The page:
John Singleton Copley

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Birthplace
Boston, United States
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Birthplace
Boston, United States

One of the most well-known painters in colonial America and England was John Singleton Copley. His portrait paintings of notable persons in colonial England made him famous. He had an amazing capacity to create impressive illusions of individuals with distinct textures of skin, hair, and textiles employing dramatic contrasts of light and dark, and he had an innovative and different technique of depicting his subjects. Although little is known about Copley’s childhood and youth, it is widely assumed that he received painting, printmaking, and portraiture instruction from the renowned engraver Peter Pelham, who eventually became Copley’s stepfather. Along with Pelham, English artists John Smibert and Joseph Blackburn influenced the painting techniques of the 17th and 18th centuries, and the young Copley was no exception. Copley had the opportunity to witness and study the works of these great artists. The most major impact on the development of his artistic ability was Joseph Blackburn. From Blackburn’s work, he was able to learn about compositions, rocco stances, and motifs. Copley was a lifetime observer and learner who achieved such high levels of artistic excellence that he became the first American painter to acquire both social and commercial fame.

Childhood and Adolescence

John Copley was born in 1738 in Massachusetts. His father, a tobacconist named Richard Copley, was in terrible condition and traveled to the West Indies to recuperate his strength, where he died.
To make ends meet, his mother ran a tiny tobacco shop, and in 1748 she married engraver Peter Pelham.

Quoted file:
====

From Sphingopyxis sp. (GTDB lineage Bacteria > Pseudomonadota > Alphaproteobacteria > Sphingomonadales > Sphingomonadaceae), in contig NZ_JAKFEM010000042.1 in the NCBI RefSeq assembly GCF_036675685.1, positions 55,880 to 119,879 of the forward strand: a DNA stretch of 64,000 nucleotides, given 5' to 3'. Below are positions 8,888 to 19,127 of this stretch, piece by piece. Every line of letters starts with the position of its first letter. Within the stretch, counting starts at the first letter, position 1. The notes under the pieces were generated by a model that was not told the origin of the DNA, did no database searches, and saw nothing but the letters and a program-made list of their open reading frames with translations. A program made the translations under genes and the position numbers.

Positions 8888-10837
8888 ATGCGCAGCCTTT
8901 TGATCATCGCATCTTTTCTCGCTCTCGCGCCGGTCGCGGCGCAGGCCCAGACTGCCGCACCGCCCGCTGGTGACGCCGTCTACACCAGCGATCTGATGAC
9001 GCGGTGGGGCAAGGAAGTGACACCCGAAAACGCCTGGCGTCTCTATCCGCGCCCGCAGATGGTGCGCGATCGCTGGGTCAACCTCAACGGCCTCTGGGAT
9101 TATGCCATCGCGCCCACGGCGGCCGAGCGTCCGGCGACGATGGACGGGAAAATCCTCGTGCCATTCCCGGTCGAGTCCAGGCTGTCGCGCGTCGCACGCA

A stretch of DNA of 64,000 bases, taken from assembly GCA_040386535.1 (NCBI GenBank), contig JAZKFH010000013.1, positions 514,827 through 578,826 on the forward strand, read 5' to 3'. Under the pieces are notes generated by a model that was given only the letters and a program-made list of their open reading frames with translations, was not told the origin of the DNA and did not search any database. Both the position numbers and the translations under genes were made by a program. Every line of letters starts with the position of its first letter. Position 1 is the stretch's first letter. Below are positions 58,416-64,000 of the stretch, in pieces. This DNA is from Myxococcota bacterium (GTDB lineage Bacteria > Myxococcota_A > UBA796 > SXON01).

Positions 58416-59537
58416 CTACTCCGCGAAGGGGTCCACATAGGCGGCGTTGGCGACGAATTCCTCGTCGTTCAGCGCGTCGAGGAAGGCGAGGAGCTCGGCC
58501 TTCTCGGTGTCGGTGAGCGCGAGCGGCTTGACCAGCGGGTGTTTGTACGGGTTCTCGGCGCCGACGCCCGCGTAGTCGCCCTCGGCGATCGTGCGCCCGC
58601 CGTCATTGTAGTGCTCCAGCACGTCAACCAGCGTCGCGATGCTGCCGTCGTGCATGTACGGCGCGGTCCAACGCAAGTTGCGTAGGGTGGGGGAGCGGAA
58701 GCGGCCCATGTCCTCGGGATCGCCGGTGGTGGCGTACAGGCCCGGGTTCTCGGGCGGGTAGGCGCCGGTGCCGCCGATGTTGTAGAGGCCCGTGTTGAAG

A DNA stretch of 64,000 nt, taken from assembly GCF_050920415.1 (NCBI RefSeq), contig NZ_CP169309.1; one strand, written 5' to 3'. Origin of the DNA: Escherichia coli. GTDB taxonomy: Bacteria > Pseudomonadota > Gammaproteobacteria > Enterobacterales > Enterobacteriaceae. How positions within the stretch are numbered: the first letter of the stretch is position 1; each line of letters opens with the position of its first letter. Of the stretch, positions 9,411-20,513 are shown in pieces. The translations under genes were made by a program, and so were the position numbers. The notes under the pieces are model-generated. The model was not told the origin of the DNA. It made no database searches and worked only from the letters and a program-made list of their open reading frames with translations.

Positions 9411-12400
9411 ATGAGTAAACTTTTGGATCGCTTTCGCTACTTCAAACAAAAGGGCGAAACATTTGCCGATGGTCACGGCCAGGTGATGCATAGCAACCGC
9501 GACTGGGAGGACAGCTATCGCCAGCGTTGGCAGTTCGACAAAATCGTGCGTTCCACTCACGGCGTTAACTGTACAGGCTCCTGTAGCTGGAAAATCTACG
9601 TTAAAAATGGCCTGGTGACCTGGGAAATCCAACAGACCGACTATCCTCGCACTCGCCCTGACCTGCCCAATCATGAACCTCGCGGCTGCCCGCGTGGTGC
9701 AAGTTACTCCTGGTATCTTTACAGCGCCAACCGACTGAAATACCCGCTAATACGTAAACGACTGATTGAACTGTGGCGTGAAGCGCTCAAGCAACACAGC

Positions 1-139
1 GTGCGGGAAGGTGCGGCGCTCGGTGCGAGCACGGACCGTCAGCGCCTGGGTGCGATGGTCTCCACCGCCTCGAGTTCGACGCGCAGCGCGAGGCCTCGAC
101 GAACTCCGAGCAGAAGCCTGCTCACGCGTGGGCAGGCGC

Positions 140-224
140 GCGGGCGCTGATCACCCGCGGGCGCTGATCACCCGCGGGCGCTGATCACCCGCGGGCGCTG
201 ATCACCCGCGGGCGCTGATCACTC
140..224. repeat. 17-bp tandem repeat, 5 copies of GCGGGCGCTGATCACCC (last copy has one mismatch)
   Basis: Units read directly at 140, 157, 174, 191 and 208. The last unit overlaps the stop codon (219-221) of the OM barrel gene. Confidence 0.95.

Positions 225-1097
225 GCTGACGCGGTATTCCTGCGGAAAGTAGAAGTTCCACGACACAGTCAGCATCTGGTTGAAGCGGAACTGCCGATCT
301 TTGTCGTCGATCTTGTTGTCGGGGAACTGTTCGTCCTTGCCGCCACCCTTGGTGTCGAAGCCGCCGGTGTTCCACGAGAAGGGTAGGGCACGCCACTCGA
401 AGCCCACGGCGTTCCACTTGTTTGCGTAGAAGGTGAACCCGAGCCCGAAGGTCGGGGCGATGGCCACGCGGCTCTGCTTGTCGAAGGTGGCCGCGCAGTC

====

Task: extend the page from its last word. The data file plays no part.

Copley’s infancy and schooling are unknown, however, it is assumed that he obtained a good education in numerous disciplines as he grew up to be a well-educated gentleman.
Copley’s stepfather worked as an engraver, a painter, and a teacher. Copley learned to paint and engrave in mezzotint while growing up in such a home.

As a child, he came into contact with the works of renowned artists John Smibert and Joseph Blackburn. Despite the fact that Copley never received any official painting training, he did have access to renowned painters’ paintings and prints, and he learned a lot from studying them.

John Singleton’s Career

When he was 14, he drew his first known artwork, a portrait of his half-brother Charles Pelham. When he painted the Rev. William Welsteed portrait, he was only 15 years old. He also painted an undated self-portrait of a 17-year-old guy.

His paintings were in high demand because they were so lovely and lifelike. He began his professional painting career while still in his teens.

Some of his admirers were so taken with his art that they recommended him to go to Canada, where more people would be willing to hire him, but he declined because he had so much business in America.

He produced oil portraits and was a pioneer in the use of pastels. He once asked a fellow painter in Switzerland for a set of the greatest grade crayons. His ability to portray diverse textures became obvious as he progressed as a painter.